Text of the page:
With one fell swoop, Cross ended the search which had characterised the application phase of structural theory – the hunt for suitable methods of calculation for solving systems with a high degree of static indeterminacy by rational means. The Cross method initiated not only an algorithmisation of structural theory, which was without precedent in the 20th century, but also raised the rationalisation of structural calculations to a new level.

It is therefore not surprising that in the wake of his work a flood of lengthy discussion articles appeared in the Transactions of the ASCE [Cross, 1932]. His ingenious iterative method provoked countless engineers – well into the innovation phase of structural theory – to describe the Cross method and develop it further. Indeed, so much has been written that it would easily fill the medium-sized private library of any academic! And the Cross method was not just confined to theory of structures; it was also quickly accepted in disciplines such as shipbuilding and aircraft design. Cross himself transferred the basic idea of his iterative method to calculations of steady-state flows in pipework – the Hardy Cross method – and there, too, achieved a phenomenal breakthrough. The honours he received are too numerous to mention.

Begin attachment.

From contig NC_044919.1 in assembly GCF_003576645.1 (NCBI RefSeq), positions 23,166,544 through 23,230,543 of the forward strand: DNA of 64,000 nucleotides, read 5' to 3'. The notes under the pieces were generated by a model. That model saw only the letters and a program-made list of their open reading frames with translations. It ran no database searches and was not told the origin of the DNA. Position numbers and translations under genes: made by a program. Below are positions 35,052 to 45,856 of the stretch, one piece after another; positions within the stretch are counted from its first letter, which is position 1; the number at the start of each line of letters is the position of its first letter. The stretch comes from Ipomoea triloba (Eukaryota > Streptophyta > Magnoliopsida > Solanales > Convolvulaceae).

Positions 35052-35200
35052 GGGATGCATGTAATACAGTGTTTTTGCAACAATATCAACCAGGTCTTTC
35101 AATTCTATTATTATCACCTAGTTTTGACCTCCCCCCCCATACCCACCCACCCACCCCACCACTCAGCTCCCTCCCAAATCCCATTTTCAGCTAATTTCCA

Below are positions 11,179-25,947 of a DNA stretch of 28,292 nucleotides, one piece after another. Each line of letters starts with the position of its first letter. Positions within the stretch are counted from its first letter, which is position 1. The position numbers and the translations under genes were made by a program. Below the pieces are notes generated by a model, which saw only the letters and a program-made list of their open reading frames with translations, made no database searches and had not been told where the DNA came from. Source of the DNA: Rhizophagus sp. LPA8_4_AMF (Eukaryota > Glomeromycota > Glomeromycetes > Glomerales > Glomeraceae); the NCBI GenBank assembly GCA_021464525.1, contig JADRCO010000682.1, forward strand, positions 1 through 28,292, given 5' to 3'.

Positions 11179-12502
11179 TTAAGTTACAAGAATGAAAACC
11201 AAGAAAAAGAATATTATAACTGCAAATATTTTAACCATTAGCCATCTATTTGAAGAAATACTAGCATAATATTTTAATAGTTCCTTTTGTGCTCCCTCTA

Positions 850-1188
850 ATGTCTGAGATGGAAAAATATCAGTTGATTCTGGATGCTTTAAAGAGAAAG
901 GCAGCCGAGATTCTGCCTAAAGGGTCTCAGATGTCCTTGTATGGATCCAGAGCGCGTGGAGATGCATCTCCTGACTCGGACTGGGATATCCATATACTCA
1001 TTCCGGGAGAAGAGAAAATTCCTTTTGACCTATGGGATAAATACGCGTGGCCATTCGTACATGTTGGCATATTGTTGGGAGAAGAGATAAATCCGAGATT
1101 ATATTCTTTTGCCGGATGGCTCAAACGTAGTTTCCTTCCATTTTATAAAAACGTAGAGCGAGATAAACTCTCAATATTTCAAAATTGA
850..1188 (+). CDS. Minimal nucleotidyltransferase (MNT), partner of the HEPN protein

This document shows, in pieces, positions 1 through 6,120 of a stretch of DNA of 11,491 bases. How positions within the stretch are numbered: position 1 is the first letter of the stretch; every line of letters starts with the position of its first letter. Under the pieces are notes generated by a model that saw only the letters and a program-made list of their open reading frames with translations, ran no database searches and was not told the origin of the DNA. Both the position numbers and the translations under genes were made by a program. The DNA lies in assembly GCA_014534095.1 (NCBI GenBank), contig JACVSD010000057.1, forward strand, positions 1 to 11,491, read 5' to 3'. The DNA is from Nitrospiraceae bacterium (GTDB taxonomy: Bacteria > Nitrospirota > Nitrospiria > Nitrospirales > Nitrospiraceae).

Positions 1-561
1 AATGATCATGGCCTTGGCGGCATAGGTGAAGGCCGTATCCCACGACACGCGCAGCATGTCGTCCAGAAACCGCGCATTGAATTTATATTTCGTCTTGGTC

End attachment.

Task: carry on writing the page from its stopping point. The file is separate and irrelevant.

Main contribution to structural analysis :

  • Analysis of continuous frames by distributingfixed-end moments [1930];
  • Analysis of continuousframes by distributing fixed-end moments[1932/1];
  • Continuous Frames of ReinforcedConcrete [1932/2];
  • Analysis of continuous framesby distributing fixed-end moments [1949];
  • Engineers and Ivory Towers [1952];
  • Arches, Continuous Frames, Columns and Conduits:Selected Papers of Hardy Cross [1963]

.
.

E N G E S S E R , F R I E D R I C H
*12.2.1848 Weinheim, Baden, †29.8.1931 Aachen, Germany

engeserFriedrich Engesser studied at Karlsruhe Polytechnic from 1865 to 1869. Afterwards, he first worked on several structures for Black Forest Railways and then functioned as a central inspector for Baden State Railways in Karlsruhe.

In 1885 he succeeded Prof. Hermann Sternberg at Karlsruhe TH, where he remained for 30 years as lecturer and researcher in structural engineering and theory of structures. For example, in 1889 he worked out the difference between deformation energy Π and deformation complementary energy Π* and in doing so opened up the theory of structures for the quantitative dominance of non-linear material behaviour.

In the same year Engesser published an article explaining the mechanical cause behind the deviation of buckling trials from the Euler curve. However, it was not until 1895 – after he had concluded trials to verify the buckling theory of Considère (1889) – that he specified his modified Euler equation for the non-elastic buckling zone within the scope of a discussion with Jasiński published in a Swiss building journal, and frankly admitted he had made a mistake in 1889 [Nowak, 1981, pp. 147–148].